A year after their allegations against the Hollywood mogul helped fuel a global movement, five women reflect on their ordeals and what lies ahead
In the hours after Harvey Weinstein was finally outed as a serial sexual harasser and abuser last October, Zo Brock received link after link to the bombshell New York Times coverage from the friends she had told of her own Weinstein experience.
When he denied the accusations against him, the former model and writer from New Zealand decided she had to speak up.
It was a no-brainer, Brock told the Guardian of her decision to publish her own account on Medium. I wrote so hard I was sweating. I just blurted it out.
Brock accused the Hollywood producer of making an unwanted sexual advance when she was 23 years old in a hotel room, forcing her to run into a bathroom to escape.
For the first month after the allegations came to light, there was an enormous feeling of validation, Brock said. The New Yorker published its own reportage, in which more Weinstein accusers came forward. His production company announced it was sacking him, his wife announced she was leaving him, and the organization behind the Oscars voted to expel him.
Women and men stepped forward to accuse other powerful celebrities, from actor Kevin Spacey to director James Toback. And Donald Trumps accusers wondered if the president might finally be held to account for the claims they had made against him.
As the fervor of the #MeToo movement spread, open secrets became public knowledge.
All that gave us the feeling like we were cresting a beautiful wave, Brock recalled.
But, she added, inevitably the wave has to crash.
There were op-eds in prominent publications declaring the movement had gone too far. On social media, accusers faced harassment and threats. French actress Catherine Deneuve added her name to a letter calling the claims a witch-hunt. The author Germaine Greer called Weinsteins victims career rapees.
It was stunning and a slap in the face, said Brock of the pushback. I expected men to fail to hear us and understand that. I didnt expect it from my sisters.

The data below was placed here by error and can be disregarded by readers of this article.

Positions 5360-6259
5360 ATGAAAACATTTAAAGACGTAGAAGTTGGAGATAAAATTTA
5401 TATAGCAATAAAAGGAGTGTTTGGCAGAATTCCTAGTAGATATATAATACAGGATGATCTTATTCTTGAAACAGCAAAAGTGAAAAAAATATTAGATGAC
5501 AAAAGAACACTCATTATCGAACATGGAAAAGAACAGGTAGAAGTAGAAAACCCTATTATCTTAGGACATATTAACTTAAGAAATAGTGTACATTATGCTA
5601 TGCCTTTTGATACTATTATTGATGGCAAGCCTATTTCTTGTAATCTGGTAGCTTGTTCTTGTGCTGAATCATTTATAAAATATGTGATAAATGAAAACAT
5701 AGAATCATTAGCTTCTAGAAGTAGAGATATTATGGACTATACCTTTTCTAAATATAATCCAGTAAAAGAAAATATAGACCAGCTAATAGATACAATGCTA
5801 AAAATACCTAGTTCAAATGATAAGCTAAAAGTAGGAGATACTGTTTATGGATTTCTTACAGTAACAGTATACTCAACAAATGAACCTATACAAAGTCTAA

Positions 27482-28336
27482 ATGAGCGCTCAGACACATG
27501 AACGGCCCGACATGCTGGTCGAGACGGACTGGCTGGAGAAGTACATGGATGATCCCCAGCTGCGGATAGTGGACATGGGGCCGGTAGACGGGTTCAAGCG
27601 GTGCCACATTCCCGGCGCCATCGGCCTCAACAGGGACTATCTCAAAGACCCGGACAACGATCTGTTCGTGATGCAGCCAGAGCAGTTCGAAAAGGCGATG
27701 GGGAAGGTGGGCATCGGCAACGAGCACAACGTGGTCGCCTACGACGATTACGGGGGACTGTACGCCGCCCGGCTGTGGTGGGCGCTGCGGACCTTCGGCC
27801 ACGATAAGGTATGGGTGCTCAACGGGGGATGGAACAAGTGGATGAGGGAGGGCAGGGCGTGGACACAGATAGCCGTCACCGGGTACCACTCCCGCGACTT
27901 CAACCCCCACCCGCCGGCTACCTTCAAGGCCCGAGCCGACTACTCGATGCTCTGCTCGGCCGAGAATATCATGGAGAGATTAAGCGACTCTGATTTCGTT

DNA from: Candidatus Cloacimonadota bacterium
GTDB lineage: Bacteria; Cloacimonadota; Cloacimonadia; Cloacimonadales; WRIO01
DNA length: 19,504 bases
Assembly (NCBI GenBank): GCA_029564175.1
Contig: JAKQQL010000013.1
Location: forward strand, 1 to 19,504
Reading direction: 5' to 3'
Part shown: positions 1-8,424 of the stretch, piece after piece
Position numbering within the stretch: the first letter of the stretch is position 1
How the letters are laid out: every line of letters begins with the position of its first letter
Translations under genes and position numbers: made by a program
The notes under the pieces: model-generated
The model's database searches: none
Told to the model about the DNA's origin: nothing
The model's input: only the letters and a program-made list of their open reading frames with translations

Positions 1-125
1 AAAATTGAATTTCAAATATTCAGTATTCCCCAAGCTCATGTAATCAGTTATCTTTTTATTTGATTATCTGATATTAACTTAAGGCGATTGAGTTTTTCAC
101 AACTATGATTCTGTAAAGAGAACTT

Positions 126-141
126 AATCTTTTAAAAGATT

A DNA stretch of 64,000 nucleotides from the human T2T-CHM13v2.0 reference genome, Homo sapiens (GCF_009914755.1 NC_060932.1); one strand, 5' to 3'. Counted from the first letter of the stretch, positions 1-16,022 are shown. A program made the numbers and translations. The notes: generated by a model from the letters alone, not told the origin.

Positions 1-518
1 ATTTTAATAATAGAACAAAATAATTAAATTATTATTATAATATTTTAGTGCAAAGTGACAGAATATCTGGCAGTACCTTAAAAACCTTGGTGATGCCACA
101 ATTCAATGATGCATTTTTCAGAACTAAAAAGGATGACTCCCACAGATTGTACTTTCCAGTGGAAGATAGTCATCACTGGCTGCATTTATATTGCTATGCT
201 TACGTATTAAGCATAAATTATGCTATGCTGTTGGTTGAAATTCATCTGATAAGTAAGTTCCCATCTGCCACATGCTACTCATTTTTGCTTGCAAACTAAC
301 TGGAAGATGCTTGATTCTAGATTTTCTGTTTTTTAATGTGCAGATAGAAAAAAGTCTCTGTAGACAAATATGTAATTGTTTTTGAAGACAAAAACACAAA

Meanwhile, the effects of making their ordeals public were taking their toll on Weinsteins accusers. Brock said her hair started falling out from stress. Another told the Guardian she had decided to move because she felt safer in a new apartment building with good security. Accusers sought out therapy or counselling or lawyers. Some sought out all three.
Then came the stories about men accused of sexual misconduct were beginning to plot their comebacks, even as some including Weinstein faced the prospect of criminal charges. Weinstein has denied charges of rape and other non-consensual acts.
For many of us, we didnt even get our first chance, Brock said angrily. We came across our Harvey Weinsteins at the beginning of our careers and had our dreams taken away from us. And the minute theyre held accountable, they start talking about making a comeback.
A year after the #MeToo movement took off in the wake of the Weinstein allegations, its shockwaves have been felt way beyond Hollywood, from Capitol Hill to the courts, through the tech and media and service industries, as well as academia and even childrens literature. More than 200 celebrities, politicians and CEOs have been accused, according to an ongoing count from Vox. And the movements hashtag #MeToo has blossomed into a global phenomenon.
And yet, for some of Weinsteins accusers, the moment is one of both hope and despair.
The recent confirmation of Trumps supreme court nominee Brett Kavanaugh, who denies multiple accusations of sexual assault, and whose confirmation hearings included testimony from one of his three named accusers, were hard to watch.
Still, Brock made herself tune in. Whats happening right now is our government is showing young boys and men that if they grope women and rape women and they want to lie about it, they can still become president or a supreme court justice, she said. And theyre telling young girls if it happens to them, it doesnt matter.
Brock has taken measures to protect her sanity, temporarily shutting down her Twitter account, tuning out the news when she needs to, and seeking therapy. But she is still glad she came forward.
Every single time one of us speaks up, another one of us whos been assaulted gets the courage to speak up too, Brock said.
Im OK but not OK, she continued. Im more OK than Ive ever been, because Im an adult and I speak my truth. But on another level, theres no escape from any of it.
I had to do something
Former actor and screenwriter Louisette Geiss had been visiting her OBGYN after recently giving birth to her fourth child when the Weinstein news broke on 5 October, 2017. Walking out of hospital and turning on her phone, she was greeted by a flood of texts and calls.
When I looked down I had an incredible amount of texts from people Id told over the years of what had happened to me, from friends I hadnt spoken to in a long time, to clients I had told the month previous, to one old boyfriend saying, Oh my God, you should read this, Geiss told the Guardian.
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